"You will call the crew working with the generators. You will tell them to be extra careful not to turn them on by accident. Or someone might get hurt. Do you understand?"

Rapaille understood that the person most likely to immediately get hurt was himself. So made a squawk he hoped Klom would interpret positively. The huge breaker set his supervisor down and released him. After massaging his bruised throat, Rapaille placed the call Klom had ordered. Once Klom was satisfied, he turned away and climbed into a ship-to-shore barge, Tugger heeling behind his master.

"Take me back in," Klom told the bored Melungeon pilot.

As the barge pulled away, Rapaille sought to reassert his dignity and status. "Don't bother coming back for three weeks! Not till after Festival! You're on probation. Do you hear me, you addled eggsucker?"

But Klom never even looked back.

He seemed too busy stroking his left arm.

* * *

The long hot shed (its sides open for whatever chance breeze might arise) that housed Sorting Line Number Thirty-eight featured the following arrangement: ten parallel conveyor belts ran from one end of the shed to the other. The belts contributed a certain varying level of noise to the shed, depending on how dutifully a small army of oilers—mostly children—tended to them. At the head of each belt stood a matter-modem delivering the smaller pieces harvested from the ship under deconstruction. (Larger pieces not saved and sold as integral units went to disassembly stations first, then to the Sorting Lines.) Along both sides of each conveyor sat the sorters, staggered on three-legged stools at intervals of a meter or so. By the elbow of each sorter, mirror-face upward, was a smaller matter-modem with a keypad that allowed a choice of destinations.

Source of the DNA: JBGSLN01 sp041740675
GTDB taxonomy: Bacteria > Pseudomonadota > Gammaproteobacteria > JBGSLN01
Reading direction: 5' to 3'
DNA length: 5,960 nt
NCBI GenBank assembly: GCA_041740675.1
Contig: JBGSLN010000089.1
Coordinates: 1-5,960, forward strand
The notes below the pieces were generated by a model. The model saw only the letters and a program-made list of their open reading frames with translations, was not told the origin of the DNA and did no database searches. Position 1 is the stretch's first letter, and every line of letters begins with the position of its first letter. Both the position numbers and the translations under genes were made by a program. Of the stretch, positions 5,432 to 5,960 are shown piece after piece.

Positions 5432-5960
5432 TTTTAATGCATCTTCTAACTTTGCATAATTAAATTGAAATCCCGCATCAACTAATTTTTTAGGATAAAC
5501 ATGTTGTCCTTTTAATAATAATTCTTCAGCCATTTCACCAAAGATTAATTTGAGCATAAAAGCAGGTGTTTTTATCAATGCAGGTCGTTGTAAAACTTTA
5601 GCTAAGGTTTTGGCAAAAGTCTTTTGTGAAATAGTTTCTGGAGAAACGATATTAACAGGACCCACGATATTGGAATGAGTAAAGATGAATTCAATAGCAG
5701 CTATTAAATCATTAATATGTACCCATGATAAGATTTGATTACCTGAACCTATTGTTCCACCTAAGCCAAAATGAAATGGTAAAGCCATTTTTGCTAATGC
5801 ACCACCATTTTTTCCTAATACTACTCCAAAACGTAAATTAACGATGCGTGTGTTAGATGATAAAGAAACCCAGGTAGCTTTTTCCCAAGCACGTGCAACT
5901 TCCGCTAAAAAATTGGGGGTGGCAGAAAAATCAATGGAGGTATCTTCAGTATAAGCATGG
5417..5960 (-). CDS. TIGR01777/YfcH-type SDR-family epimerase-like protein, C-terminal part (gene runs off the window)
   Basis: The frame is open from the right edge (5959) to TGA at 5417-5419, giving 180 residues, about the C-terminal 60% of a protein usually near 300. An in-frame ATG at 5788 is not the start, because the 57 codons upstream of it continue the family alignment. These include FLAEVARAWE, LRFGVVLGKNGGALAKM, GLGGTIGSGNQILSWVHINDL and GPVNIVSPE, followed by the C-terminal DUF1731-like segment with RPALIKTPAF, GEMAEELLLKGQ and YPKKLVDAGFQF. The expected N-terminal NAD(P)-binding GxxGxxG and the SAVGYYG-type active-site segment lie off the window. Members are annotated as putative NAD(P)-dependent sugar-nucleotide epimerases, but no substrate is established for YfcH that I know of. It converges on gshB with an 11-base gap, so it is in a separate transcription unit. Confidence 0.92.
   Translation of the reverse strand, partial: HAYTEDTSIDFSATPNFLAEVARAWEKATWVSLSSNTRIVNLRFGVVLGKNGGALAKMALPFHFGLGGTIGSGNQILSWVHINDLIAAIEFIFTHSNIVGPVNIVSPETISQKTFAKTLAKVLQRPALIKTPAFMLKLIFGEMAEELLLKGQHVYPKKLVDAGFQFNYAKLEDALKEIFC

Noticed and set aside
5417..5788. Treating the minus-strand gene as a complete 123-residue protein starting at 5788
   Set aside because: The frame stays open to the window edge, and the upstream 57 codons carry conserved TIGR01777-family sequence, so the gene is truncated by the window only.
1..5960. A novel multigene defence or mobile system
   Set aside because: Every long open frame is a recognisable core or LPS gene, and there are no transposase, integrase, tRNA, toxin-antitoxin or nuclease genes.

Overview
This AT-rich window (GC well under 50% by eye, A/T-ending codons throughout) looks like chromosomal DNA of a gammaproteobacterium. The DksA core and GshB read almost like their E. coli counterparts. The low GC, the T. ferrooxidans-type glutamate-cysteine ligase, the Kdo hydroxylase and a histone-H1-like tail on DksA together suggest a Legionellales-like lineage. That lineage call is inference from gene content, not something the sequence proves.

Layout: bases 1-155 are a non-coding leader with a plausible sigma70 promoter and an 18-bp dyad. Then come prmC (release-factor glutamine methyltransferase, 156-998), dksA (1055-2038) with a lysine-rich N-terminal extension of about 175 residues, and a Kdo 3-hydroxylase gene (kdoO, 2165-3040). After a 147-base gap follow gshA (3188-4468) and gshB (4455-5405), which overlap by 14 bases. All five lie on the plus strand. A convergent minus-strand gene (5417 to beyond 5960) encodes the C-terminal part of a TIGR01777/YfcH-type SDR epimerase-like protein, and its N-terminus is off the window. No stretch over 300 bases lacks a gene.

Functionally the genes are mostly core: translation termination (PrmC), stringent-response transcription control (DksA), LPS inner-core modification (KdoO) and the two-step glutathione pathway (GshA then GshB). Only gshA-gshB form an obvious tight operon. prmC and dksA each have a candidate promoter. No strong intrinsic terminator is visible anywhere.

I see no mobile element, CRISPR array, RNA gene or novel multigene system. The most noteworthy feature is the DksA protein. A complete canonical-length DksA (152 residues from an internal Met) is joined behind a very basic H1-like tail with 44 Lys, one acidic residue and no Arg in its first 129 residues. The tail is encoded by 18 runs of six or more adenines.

Each sorter had his or her or its special range of components to watch for. When spotted, the component would be snatched off the belt and dropped into the matter-modem. Simultaneous with the grab, the sorter would key in the relevant warehouse station to receive the transmission.

At the end of the belt awaited a final matter-modem, to catch all the unclaimed pieces for further examination and categorization.

The sorters were entitled to only as many lavatory breaks as minimally consistent with the most basic needs of their species. Lunches ran for half an hour, in shifts. Payment was based on speed and accuracy of performance, with debits taken for any missed pieces. So long as standards were maintained, conversation was permitted.

Sorrel was speaking to Aurinka, a Triffid who sat diagonally across from her. They were discussing jewelry. The Triffid waved several stalks decorated with hammered brass bracelets for Sorrel's admiration, while handling her duties competently with two other limbs.